The atmosphere was the epitome of a good summer festival: a sudden and unexplained beach ball was being flung amongst the crowd, women were sloshing their beer on strangers’ shows and having too much fun to care, and at least three grown men were shrieking like twelve year old girls at a Shawn Mendes concert. All in all, Oddisee nailed it, and bowed out to the largest collective cheer that was heard that day.
With a hit as big as “This Is Why I’m Hot”, one would think that reggae artist Junior Reid’s act would have been a showstopper—but the unluckiness of a poor time slot dampened his impact. The wind seemed to snuff out the heat of the sun, and at the same time the alcohol vendors, despite the consistent signs saying that there would be zero tolerance for intoxication, looked to be taking its toll on festival-goers.
With a distinct emphasis on atmosphere, verses that seemed almost tropical in the lackadaisical way the words fell into one another, and constant pauses in his set to speak to the audience about unity and what it meant to him to be there, the late-day sleepiness seemed to kick in: the crowd swayed as one, faces lost in their beer cups. Only a few cheers were elicited. It was clear that Reid’s act was enjoyed by all, but the energy just wasn’t reciprocated by the crowd—and maybe, judging from the reaction that came next, they were resting themselves up for the final and most-anticipated act.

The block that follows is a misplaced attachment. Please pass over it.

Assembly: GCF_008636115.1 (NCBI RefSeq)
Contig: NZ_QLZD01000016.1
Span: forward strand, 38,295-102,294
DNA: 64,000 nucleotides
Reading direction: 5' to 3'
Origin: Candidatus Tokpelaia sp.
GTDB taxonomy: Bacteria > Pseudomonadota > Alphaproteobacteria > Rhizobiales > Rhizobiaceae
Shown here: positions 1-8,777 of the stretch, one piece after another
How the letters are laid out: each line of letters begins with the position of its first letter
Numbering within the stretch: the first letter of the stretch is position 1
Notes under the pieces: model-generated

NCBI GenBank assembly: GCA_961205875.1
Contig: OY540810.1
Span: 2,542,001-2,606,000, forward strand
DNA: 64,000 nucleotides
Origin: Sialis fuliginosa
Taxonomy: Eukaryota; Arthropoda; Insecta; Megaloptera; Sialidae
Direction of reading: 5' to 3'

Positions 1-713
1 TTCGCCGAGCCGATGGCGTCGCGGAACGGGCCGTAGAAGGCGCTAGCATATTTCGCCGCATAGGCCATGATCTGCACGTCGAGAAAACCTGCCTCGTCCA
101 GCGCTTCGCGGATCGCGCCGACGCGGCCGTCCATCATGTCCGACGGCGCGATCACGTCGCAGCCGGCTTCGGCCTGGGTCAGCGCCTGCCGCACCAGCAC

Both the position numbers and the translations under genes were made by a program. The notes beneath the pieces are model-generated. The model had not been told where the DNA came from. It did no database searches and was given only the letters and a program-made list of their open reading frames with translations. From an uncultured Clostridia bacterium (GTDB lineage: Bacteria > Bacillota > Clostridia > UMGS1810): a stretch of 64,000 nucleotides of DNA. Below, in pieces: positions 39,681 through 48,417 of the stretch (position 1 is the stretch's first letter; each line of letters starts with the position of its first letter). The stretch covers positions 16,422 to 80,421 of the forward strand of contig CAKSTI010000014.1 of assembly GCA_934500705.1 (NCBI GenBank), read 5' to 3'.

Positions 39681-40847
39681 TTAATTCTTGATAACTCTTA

Hard-hitting rhythms. A high point of emotional fever. Summertime vibes. A modern spin on the classic-ness of rock n’ roll—all descriptors pertaining to Common Kings, the headliners of July 7th at the Phillips Backyard Weekender.
Originating from California, lead singer Sasualei “Jr. King” Maliga has been hailed as one of the most powerful untrained vocalists in the world. With a stage presence that demands attention, a pop touch to their heavy beats, and a vocal range that is capable of striking any music-goer starstruck, it’s no wonder that Victoria went positively wild for Common Kings and their firm grasp on multiple genres.
Talent-heavy and genre-rich, the giftedness of the acts absolutely outweighed the negatives of the grueling changeover times and staff ineffectiveness, but that doesn’t mean we can’t poke fun at it. All in all, the first day of the Weekender can be summed up by the first and last words the security guard manning the backstage spoke to me. “I don’t know why we’ve been letting you come in and out of here for six hours,” he said, “but apparently we aren’t supposed to.”
My name is Emma Sloan. I am a Canadian content writer, columnist, and published poet. As of 2018, I have five writing credits to my name including Beatroute Magazine, This Side of West, The Martlet, and BALDHIP Magazine, but that list continuously being added to. Follow me on Instagram at @emmacsloan for writing updates and news.